BILLY “One Seat” Kelleher: that rather disparaging description of the long-standing TD and favourite MEP candidate, by his party colleague Malcolm Byrne over a perceived breach of an agreed boundary has generated much hilarity this week.
Our front-page story on Tuesday detailed the bun fight that ensued when Byrne complained officially to Fianna Fáil bosses over what he described as persistent encroachments by Kelleher in areas designated as off-limits.
The hilarious part had come less than five days earlier, when Byrne and Kelleher had sat side by side at their party’s official European campaign launch, in Dublin, and had insisted all was well, that they were working well together, and that no problem existed.
Emails revealed that Byrne complained to the director of elections, Lisa Chambers, and party general secretary, Sean Dorgan, about Kelleher’s “continued ignoring” of the agreed divide.
“Our campaign wishes to formally complain about the behaviour of my running mate, Billy Kelleher, who is continually breaching the agreed divide of the Ireland South constituency,” Byrne wrote.
“We are disappointed at the lack of ambition on Billy’s part and his inability to stick to a deal. It is essential that this matter is addressed quickly.”
The party is said to be “aware of Byrne’s concerns and they are being looked at... The divide is agreed and in place and we are seeking to maximise the vote.”
In one email, from last Saturday, Byrne said: “Being told that Billy Kelleher has been canvassing the area, and being greeted on the M7 at Moneygall by a Kelleher billboard, shows that the divide continues to be ignored. As I pointed out about my WLR debate this week, I was asked as to why Billy was canvassing in Waterford.”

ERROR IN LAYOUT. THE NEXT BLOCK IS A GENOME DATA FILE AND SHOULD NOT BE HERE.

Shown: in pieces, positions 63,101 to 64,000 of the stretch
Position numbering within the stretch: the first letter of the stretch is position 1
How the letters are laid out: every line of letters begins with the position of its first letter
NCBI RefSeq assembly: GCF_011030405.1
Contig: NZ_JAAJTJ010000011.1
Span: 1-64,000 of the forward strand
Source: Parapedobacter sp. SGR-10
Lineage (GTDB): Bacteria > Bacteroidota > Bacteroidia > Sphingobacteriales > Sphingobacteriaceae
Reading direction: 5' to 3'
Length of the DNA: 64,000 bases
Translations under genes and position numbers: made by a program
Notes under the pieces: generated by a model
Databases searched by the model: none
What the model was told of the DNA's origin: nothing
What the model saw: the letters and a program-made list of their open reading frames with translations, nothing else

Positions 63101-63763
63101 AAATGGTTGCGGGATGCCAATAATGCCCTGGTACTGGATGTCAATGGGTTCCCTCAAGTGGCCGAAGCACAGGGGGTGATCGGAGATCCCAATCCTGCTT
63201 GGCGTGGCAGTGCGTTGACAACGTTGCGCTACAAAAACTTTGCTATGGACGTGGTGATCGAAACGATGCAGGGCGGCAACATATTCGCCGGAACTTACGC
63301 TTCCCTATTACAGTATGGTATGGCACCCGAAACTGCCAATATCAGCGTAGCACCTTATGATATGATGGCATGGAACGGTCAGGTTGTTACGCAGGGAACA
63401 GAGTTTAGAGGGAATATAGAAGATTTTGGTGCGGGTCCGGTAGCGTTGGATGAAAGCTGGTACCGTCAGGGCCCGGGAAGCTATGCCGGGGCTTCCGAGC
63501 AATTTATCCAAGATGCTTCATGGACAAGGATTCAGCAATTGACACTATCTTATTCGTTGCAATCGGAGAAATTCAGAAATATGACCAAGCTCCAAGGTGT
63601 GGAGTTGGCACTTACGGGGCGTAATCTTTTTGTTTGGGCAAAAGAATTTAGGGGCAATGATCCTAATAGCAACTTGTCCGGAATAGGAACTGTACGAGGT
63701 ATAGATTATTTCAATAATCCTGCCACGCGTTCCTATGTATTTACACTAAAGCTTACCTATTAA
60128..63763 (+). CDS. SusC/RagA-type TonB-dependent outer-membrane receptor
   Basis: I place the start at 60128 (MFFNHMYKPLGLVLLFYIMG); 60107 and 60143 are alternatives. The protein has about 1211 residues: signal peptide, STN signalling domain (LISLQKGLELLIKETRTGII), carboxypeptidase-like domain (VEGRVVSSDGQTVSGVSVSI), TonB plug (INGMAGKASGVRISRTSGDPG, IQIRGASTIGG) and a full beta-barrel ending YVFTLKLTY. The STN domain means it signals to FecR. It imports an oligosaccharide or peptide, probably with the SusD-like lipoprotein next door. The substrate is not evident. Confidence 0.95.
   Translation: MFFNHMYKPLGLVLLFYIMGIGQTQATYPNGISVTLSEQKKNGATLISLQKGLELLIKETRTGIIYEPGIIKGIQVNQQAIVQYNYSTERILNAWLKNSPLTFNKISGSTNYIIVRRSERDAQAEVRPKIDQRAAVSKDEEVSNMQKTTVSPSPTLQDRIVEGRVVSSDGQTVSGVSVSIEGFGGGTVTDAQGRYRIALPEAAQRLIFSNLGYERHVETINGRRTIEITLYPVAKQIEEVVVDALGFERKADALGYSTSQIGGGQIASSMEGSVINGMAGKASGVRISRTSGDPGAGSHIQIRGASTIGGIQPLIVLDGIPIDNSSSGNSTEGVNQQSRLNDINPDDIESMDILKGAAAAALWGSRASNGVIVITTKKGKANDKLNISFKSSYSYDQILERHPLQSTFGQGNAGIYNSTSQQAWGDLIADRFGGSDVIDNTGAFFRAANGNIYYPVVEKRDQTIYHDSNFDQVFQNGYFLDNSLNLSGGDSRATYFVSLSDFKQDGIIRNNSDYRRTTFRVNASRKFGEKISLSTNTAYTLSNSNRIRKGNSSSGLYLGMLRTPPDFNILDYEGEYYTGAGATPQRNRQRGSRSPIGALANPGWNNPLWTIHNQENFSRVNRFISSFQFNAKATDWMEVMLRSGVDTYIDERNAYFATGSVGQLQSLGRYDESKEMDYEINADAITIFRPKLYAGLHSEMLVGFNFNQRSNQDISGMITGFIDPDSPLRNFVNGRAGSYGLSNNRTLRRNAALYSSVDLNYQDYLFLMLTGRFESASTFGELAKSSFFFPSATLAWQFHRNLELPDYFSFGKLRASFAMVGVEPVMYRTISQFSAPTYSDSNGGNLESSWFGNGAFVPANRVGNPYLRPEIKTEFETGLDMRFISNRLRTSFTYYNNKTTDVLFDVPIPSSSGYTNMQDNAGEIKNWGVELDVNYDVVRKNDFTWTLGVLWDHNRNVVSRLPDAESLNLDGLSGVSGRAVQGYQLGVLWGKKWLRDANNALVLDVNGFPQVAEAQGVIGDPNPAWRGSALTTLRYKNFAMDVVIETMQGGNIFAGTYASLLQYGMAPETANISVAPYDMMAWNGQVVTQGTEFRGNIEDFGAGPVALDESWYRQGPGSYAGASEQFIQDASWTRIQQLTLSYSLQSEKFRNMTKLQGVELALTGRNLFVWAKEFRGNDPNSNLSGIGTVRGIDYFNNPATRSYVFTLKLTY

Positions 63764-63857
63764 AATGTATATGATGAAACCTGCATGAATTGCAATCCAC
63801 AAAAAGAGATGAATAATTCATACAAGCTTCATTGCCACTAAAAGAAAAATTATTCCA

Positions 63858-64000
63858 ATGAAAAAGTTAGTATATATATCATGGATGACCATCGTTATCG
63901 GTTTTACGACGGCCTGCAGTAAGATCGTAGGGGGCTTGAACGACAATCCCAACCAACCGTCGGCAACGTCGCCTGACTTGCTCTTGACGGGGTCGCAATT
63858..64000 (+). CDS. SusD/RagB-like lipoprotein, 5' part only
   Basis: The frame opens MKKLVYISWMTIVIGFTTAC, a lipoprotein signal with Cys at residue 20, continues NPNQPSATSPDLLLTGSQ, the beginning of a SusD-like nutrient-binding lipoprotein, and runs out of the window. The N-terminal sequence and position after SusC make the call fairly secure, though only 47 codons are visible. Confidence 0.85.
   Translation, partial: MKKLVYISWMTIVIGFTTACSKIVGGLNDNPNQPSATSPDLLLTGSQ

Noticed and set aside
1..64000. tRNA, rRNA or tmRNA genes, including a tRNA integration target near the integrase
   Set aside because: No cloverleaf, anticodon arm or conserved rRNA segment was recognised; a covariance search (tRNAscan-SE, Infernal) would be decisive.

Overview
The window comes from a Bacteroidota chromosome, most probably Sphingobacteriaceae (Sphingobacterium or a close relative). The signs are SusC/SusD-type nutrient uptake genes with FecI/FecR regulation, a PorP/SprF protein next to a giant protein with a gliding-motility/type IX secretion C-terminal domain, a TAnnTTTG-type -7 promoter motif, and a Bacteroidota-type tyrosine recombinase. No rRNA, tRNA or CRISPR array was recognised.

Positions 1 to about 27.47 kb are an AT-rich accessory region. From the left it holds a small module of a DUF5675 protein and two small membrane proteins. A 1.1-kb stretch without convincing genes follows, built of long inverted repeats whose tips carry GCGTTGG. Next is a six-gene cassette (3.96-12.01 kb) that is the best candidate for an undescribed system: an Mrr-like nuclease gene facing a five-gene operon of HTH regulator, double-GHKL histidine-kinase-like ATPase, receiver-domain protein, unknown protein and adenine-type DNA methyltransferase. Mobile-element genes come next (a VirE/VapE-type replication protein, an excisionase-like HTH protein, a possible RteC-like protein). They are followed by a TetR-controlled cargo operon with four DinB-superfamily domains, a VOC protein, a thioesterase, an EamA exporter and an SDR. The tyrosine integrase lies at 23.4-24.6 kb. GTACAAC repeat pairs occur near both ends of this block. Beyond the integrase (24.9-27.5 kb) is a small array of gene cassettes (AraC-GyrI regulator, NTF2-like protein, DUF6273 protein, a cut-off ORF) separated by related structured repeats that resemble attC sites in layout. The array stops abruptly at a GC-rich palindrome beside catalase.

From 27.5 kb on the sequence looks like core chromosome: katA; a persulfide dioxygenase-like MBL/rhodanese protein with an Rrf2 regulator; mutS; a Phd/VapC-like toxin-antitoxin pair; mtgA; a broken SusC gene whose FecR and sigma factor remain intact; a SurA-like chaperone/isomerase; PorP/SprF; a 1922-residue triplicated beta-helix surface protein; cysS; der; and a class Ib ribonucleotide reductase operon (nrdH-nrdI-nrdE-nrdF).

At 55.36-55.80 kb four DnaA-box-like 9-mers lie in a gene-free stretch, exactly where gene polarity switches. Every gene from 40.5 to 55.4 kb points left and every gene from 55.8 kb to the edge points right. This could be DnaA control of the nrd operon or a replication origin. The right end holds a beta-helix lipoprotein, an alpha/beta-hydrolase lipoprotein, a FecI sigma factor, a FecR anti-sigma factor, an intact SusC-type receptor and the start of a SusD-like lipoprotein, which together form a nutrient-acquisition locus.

In a previous email, Byrne accused Kelleher of being “prepared to spend significant sums in pursuit of his one-seat strategy, with no action taken by the national campaign”.
“We knew there was a risk when, in March, we asked that Billy be added to the ticket quickly after I beat him at convention, but we were always given to understand that it would be as part of the two-seat strategy that we had set out,” he said.
“We remain very positive and believe I will be fighting for that last seat, but to ensure that it happens, we cannot allow the continued pursuit of the ‘Billy One Seat’ strategy.”
Byrne complained that Kelleher has taken billboard ads in Wicklow, Tipperary, and Kilkenny.
For his part, Kelleher denies any attempt to undermine the pact: “Anybody who knows me, and observed my work, knows I always put the party first. Just look at my record, especially since 2011, and that would have to be acknowledged.”
Byrne, who is spokesman for the Higher Education Authority (HEA), understands the value of a catchy phrase and knows that the perception of Kelleher being greedy, at the expense of all others, could easily stick. Particularly, when he alleged that Kelleher simply refused to share the love and allow a running mate in Cork North-Central, where he got almost 30% of the vote.
Kelleher, on the Tonight Show on Virgin Media Television on Wednesday night, made no apology for his tactics, saying that, like him, Byrne is no doubt pursuing a one-seat strategy and if they both succeed, the party will get the two seats it seeks.
But the spat is just the latest example of how, in politics, your greatest threat is not from other parties, but from your own colleagues.
Such inter-party disputes are commonplace in Irish politics and followed hot on the heels of a similar dispute between former Rose of Tralee and first-time Fine Gael candidate Maria Walsh, and veteran MEP and EU grandee, Mairead McGuinness.